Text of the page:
A new plant under development in Pittsfield could produce up to 40 million medical swabs monthly, providing a far greater supply of a key component for coronavirus testing.

Guilford-based Puritan Medical Products said conversion work is underway at a plant where security systems and alarms used to be produced, with the goal of having its swab manufacturing plant up and running by July 1.

That could put it on track to boost production to 40 million swabs a month by August or September, said Timothy Templet, the co-owner of Puritan. That’s nearly double the company’s current output of about 720,000 swabs a day, or 21.6 million per month.

The swabs are used to collect fluid samples from subjects’ nasal cavities or throats. The samples are then run through machines designed to detect whether the subject has COVID-19, the virus that has caused more than 344,000 deaths and infected millions in the U.S. and around the world.

Some of the testing machines are portable devices developed by companies including Abbott Laboratories, a Chicago-based company that is mass-producing COVID-19 test kits that provide results within minutes at its factory in Scarborough.

Some health experts say a shortage of swabs has hampered efforts to roll out more widespread testing for the virus.


Sen. Susan Collins during an event April 30 in Pittsfield, where it was announced that Puritan Medical Products will ramp up swab production at a converted plant there. Morning Sentinel photo by Michael G. Seamans

Templet said the Pittsfield site is being converted to swab production by Cianbro, a Pittsfield-based construction company that owns the building. It had been used by United Technologies Corp. to make security systems and alarms until it was closed in 2014.

Lee Umphrey, president and CEO of Eastern Maine Development Corp., said the plant employed 300 people before it closed and was one of Pittsfield’s largest employers.

Getting people back to work at the site will be a boost to the area as well as help a company produce a product that will be key in fighting the pandemic, Umphrey said.

“It’s kind of a call to duty,” he said.

Puritan plans to hire 150 people to work at the site, and Umphrey said his organization is helping to recruit workers.

“We’ll be hiring 150 for sure and it’s just a beginning,” Templet said.


A Facebook page that Eastern Maine Development put up about the plant and the search for workers attracted 22,000 hits right off the bat, Umphrey said. He also said that his organization has funding from the Maine Department of Labor to help displaced workers with training and the program will focus on getting workers prepared for the Puritan jobs.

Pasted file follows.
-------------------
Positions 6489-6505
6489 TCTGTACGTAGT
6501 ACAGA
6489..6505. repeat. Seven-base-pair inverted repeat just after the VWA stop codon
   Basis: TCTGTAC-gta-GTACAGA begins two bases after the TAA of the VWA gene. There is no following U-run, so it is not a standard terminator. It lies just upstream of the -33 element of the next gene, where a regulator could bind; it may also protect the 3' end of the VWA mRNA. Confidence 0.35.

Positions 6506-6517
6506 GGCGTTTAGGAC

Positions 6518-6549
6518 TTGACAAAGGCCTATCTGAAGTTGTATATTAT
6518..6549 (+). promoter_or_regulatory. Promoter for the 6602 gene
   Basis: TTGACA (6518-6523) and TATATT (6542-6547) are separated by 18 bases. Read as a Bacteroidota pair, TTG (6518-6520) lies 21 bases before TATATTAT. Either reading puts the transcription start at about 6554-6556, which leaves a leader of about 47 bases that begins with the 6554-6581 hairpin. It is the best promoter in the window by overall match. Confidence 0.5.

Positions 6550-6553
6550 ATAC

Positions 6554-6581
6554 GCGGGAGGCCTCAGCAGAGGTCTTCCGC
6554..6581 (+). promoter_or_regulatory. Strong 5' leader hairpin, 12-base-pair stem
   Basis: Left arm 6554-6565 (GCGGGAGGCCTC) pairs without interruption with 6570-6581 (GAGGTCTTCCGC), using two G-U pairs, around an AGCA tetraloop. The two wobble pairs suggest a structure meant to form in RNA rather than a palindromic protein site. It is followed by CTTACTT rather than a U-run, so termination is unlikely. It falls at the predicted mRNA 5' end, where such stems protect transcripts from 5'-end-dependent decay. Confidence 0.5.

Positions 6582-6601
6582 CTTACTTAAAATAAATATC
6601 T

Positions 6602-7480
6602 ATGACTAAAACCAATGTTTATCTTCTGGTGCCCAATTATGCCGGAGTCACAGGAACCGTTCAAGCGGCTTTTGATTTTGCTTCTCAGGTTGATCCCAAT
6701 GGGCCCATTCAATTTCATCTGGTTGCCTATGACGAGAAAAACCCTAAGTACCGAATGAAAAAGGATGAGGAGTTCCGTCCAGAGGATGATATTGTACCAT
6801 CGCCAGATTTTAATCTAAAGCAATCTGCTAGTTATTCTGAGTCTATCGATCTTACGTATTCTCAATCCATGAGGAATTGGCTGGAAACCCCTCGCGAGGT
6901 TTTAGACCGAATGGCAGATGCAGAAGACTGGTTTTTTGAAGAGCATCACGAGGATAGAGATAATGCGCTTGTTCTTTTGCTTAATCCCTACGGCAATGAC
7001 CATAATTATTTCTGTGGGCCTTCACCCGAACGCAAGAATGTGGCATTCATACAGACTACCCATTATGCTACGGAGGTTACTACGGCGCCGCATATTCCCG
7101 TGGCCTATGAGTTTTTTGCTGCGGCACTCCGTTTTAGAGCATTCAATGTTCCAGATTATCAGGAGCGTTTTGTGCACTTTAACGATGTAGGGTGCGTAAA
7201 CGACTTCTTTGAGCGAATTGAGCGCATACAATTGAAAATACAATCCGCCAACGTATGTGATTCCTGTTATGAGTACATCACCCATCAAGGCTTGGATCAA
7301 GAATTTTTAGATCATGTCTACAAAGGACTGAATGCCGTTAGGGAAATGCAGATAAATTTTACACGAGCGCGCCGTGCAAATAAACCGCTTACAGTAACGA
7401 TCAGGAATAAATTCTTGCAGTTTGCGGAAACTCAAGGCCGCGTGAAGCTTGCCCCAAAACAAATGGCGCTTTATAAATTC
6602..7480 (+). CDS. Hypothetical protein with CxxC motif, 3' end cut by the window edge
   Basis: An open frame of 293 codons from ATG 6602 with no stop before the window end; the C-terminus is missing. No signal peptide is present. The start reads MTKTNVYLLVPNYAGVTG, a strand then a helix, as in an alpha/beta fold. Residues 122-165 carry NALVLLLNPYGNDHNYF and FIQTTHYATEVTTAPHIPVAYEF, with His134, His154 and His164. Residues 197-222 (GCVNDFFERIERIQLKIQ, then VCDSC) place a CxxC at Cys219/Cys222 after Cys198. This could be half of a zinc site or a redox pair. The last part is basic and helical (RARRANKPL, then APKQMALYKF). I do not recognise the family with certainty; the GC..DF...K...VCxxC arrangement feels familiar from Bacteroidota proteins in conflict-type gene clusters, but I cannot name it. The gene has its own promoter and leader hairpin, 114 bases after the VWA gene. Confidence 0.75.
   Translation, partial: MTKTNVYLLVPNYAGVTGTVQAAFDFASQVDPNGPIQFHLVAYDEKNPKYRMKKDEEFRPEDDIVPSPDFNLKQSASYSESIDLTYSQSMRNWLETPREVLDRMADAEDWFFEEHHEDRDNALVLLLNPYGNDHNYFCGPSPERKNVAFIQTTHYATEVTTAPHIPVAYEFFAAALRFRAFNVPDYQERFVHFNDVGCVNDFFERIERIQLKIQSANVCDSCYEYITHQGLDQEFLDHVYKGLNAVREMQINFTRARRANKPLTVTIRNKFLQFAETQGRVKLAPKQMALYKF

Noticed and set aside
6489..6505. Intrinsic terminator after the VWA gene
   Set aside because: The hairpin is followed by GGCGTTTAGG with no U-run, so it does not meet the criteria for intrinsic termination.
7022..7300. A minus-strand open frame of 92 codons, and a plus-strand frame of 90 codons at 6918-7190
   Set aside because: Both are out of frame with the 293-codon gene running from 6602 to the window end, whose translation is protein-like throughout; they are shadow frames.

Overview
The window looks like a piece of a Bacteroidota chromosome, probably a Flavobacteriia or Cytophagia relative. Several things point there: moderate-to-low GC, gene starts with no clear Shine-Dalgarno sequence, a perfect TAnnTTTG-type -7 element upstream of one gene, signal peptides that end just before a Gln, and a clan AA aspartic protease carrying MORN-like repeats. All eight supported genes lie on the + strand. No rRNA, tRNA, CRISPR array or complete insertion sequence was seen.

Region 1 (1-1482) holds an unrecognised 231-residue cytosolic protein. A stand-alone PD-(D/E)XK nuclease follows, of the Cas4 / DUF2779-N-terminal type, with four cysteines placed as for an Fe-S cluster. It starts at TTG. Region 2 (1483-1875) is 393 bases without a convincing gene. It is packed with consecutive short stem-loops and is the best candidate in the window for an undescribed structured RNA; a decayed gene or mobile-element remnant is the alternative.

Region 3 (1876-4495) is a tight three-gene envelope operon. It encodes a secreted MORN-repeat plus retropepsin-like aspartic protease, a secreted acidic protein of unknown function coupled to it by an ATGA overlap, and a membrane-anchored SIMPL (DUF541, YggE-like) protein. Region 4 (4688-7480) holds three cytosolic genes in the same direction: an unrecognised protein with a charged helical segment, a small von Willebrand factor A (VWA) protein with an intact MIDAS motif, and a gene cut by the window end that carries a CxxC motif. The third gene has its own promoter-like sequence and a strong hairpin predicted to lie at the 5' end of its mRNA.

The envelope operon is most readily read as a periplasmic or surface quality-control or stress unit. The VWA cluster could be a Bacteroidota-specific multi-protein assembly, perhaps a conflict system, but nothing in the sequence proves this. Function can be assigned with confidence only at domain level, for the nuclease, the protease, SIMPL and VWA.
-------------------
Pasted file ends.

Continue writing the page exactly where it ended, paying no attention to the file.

Pittsfield and other towns in northern Maine have struggled with job losses and paper mill closings in recent years, he noted. Higher-tech manufacturing jobs like those being offered by Puritan could help lead to a “reinvention” of the region, Umphrey said.

In early May, Puritan and Bath Iron Works announced a deal in which the Bath shipbuilder will make some machinery for Puritan. Templet said the machines will make packaging for the test swabs.

Puritan said only it and Copan Diagnostics, a company in northern Italy, make the specialized swabs needed for coronavirus testing. The two are currently embroiled in a lawsuit in federal court in Maine in which the Italian company alleges that Puritan is violating Copan’s patent on the swabs and is engaged in false advertising.

A pending motion in the 2-year-old lawsuit would put the case on hold. Both sides agree in the motion that they need to focus on making products needed to deal with the pandemic and are asking the court to put a stay on the case.

A second lawsuit, filed in Cumberland County Superior Court, involves a dispute between Templet and his cousin, company co-owner John Cartwright, over the future of Hardwood Products Co. of Guilford, the parent company of Puritan.


Templet, who filed the lawsuit in February, alleges that Cartwright has obstructed his attempts to modernize and sell Hardwood Products. He has sued to dissolve the business partnership with his cousin, saying the two men have not been on speaking terms for almost two years and are deadlocked on key decisions for the company.

Hardwood is the largest employer in Piscataquis County and is a world-recognized manufacturer of ice cream sticks, toothpicks, swabs, tongue depressors and other wooden food and medical supplies. It has been making white birch products in Guilford since 1920.

The complaint says Templet wants the company to stay successful and profitable, but he needs to sort out an ownership arrangement that no longer works. The ownership dispute should not be allowed to affect normal business for customers and employees, it says.

Templet declined to comment on the status of that lawsuit Friday.

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